The customer journey involves all departments to some extent. Make sure all of them know what they need to do to provide a legendary experience.

Full interview can be found here:

Track the Health and Success of your Customers

One of my favorite books on CS is The Startup’s Guide to Customer Success by Jennifer Chiang. You can’t find a more detailed book regarding what you need to do to become a successful startup.

In the book she quotes Jeff Cann, Senior Director of Client Experience at Sysomos. Here is what he had to say about tracking customer success metrics:

“There is an incredible amount to learn from customers outside of that 1:1 opportunity that you have a responsibility to know. Product usage behaviors, areas of your application customers may have challenges with, NPS, the frequency of support requests. All of this information is critical to understanding the health and success of your customers and you owe it to them to be diligent with how you not only learn from it but act on it.”

Understanding the health and success of your customers is vital. Some metrics are quantitative and others are qualitative. Both are important when determining how your customer is performing with your product or service.

ClientSuccess goes into detail about these metrics and how you can best use them. See what they have to say here: https://www.clientsuccess.com/blog/6-metrics-help-calculate-customers-health-successscore/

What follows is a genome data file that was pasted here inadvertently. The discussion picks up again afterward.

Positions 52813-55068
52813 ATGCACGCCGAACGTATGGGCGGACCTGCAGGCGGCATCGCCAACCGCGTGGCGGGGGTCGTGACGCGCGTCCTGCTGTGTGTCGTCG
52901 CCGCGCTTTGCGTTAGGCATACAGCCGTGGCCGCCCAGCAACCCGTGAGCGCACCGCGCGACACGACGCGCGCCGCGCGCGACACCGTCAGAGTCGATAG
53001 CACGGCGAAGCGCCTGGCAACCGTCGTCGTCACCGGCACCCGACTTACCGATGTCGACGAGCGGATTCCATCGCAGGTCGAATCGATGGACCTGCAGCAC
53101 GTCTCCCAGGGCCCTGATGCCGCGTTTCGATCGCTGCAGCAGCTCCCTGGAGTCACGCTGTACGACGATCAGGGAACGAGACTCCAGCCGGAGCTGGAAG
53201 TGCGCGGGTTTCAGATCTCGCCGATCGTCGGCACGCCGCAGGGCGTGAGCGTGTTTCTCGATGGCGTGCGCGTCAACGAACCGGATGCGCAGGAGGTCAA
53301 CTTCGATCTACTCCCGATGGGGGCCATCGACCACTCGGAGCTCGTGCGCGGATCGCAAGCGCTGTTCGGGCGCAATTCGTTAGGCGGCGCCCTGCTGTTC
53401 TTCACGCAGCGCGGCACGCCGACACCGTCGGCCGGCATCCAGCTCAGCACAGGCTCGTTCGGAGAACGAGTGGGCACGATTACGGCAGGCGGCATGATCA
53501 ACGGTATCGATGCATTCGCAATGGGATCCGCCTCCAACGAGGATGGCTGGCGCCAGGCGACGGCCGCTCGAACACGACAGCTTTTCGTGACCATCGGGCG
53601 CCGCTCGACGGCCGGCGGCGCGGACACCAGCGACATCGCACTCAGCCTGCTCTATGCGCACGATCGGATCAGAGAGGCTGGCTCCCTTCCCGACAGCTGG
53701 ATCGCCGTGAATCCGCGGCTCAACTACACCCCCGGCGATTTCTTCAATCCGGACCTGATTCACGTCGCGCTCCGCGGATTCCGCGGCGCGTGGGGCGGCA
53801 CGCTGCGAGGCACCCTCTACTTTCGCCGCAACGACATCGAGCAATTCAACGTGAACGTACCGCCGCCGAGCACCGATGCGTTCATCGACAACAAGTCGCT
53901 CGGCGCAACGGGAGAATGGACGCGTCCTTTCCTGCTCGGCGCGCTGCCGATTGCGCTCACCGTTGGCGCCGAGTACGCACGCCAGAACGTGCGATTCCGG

Be Ready and Willing to Adapt

As JFK said, “Ask not what your customer can do for you, ask what you and your product can do for your customer!”

I may have misquoted slightly but you get the idea.

Customers understand that the software and technology landscape is constantly changing and evolving. If they get the feeling that your company isn’t one step ahead of the game and not willing to adapt, they will shop around for a new vendor.

One of the first career lessons I learned is when I was still in college. I was working for the student housing office and they were rolling out a lot of new policies and initiatives. Many of these initiatives didn’t make a lot of sense to me. So I asked my direct manager why we were doing all of this extra work that, to me, just added a lot of unnecessary tasks for us.